On National Endangered Species Day 2023 (19 May) Singaporeans were treated to the incredible debut of Love The Last March, the longest sculpture in the world at the acclaimed horticultural attraction Gardens by the Bay.
The first edition of a global exhibition, this sculpture is sharing the message of the wildlife extinction crisis that is gripping the globe. But it’s also sharing the message of hope.
A total of 45 of the world’s most endangered species led by a great mountain gorilla are shown marching together depicting the greatest animal march on Planet Earth. It aims to bring awareness to the massive rate of wildlife extinction and to help save the animal kingdom. It will be exhibited at Gardens by the Bay from 19 May 2023 until 18 May 2024.
From internationally renowned public sculpture artists Gillie and Marc, Love The Last March is breaking barriers, both for their own careers and on the global stage.
Known for their monumental sculptures to promote conservation such as The Last Three for the Northern white rhino and The Orphans for African elephants, Gillie and Marc have taken things up a notch.
With a little helping hand from technology, Love The Last March is an immersive experience that anyone can experience. With the use of AR, the animals come to life and start marching after being triggered by a QR code.
“We believe that nobody will care about something they have never experienced. So our public sculptures are designed to give them an unforgettable experience with wildlife. By creating a hyper-realistic sculpture they can touch and study up close, combined with all the facts about the animal, we create a connection they may never have made. And with that intimate personal connection buds the beginnings of a conservationist,” Marc explains.
“Extinction can often be a silent event, particularly for those of us living in urban environments, far removed from wildlife. We knew that we had to do something really big to show how important this was. This issue deserves the largest sculpture in the world,” shares Gillie.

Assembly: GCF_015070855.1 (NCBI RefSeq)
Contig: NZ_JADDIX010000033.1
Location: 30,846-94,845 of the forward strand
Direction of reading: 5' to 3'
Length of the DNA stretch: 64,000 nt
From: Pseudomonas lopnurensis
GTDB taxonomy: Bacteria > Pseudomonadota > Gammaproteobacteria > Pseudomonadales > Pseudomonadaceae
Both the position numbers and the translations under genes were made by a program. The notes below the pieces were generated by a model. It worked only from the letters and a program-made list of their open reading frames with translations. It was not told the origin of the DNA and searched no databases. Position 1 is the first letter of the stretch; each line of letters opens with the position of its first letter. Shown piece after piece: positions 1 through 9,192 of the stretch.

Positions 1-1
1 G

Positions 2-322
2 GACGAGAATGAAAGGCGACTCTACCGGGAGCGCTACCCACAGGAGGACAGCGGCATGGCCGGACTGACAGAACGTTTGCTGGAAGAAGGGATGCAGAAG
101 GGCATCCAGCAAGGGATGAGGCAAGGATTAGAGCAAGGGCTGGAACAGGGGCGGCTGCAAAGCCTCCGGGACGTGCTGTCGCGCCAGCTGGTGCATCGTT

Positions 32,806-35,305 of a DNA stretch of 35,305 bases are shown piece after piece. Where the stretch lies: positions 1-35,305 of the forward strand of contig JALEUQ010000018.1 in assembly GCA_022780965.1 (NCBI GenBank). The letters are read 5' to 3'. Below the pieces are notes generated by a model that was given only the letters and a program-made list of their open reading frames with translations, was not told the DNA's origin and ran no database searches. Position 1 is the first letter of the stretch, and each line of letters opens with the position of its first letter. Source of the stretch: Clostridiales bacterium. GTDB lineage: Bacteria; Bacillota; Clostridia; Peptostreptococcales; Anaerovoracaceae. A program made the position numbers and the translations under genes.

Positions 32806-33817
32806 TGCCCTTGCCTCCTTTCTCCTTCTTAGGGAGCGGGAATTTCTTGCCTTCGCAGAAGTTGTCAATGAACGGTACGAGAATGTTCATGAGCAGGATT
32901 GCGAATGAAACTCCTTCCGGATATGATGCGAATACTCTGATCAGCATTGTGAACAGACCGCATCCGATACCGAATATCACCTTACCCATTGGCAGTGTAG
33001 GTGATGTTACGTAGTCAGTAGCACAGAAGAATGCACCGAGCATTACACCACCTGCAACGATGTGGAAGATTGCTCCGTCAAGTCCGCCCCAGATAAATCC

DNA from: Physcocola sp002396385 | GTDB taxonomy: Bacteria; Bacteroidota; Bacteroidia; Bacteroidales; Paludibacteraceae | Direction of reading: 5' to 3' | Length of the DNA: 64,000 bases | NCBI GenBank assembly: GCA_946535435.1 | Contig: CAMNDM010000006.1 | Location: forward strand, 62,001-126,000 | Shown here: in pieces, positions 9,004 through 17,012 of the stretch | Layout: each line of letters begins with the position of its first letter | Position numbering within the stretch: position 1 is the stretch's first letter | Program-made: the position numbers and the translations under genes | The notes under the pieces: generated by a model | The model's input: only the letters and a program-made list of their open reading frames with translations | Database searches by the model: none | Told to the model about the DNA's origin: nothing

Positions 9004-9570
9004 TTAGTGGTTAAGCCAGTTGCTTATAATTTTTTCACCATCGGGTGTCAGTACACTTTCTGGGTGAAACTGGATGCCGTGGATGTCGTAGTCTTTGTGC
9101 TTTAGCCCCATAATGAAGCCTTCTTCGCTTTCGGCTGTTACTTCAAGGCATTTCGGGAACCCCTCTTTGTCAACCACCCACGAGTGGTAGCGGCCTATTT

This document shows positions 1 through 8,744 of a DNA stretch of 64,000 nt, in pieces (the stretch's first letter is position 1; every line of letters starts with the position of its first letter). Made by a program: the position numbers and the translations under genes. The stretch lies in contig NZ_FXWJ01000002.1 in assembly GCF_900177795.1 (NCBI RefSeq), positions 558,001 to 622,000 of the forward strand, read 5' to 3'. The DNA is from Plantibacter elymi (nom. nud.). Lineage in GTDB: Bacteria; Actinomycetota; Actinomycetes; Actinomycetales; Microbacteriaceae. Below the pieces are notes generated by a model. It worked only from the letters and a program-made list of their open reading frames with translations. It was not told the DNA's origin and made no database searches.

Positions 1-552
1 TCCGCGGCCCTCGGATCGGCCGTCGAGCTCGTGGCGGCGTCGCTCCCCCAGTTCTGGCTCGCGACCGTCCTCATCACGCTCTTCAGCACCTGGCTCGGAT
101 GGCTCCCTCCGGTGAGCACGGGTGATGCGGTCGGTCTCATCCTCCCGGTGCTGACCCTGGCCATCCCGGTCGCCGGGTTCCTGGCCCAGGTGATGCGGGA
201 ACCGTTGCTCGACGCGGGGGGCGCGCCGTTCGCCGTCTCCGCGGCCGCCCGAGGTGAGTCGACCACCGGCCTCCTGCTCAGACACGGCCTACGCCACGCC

“Conservation has reached a crisis point. Thousands of species of animals are being pushed towards extinction every single day. And this is not just sad, it will affect all of humanity,” explains Marc. “This issue deserves the biggest noise to be made. It needs the biggest sculpture to help to raise awareness and get the world on board.”
“We wanted to show that it is not only possible to share the world with animals, but that it’s also a beautiful thing too. Wouldn’t it be incredible if we were treated to wild sightings in our backyards?” explains Gillie. “Singapore is a living example of that already. Now we need to go further.”
Partnering with WWF-Singapore (World Wide Fund for Nature Singapore), the public has been given a chance to directly donate to the iconic organisation, helping them make a difference for the real animals.
Love The Last March will be exhibited in Singapore’s Gardens by the Bay (near Floral Clock) from 19 May 2023 until 18 May 2024. Admission is free for the public.
Love The Last
Love The Last is a social movement driven by public art to raise awareness, funds and support for some of the world’s most endangered species. Monumental artists, Gillie and Marc, want to create sculptures all around the world that tell the stories of these endangered species to drive positive change and ensure these animals don’t leave us forever. By bringing these animals into urban environments it sends a message that is hard to ignore.
The artists are committed to making robust, eye-catching artworks that are designed to be touched, climbed on and photographed with. When people interact with the artwork it is the first step towards loving these animals and if people can love these endangered animals they can begin to care for them and act now to stop their extinction.
Gillie and Marc
Gillie and Marc have been called “the most successful and prolific creators of public art in New York’s History” by the New York Times. Creating some of the world’s most innovative public sculptures, Gillie and Marc are re-defining what public art should be, spreading messages of love, equality, and conservation around the world. Gillie and Marc believe art is a powerful platform for change.
Their art is multi-disciplinary, paying homage to the importance of togetherness, as well as the magnificence of the natural world, and the necessity of preserving it – for we are it, and it is us.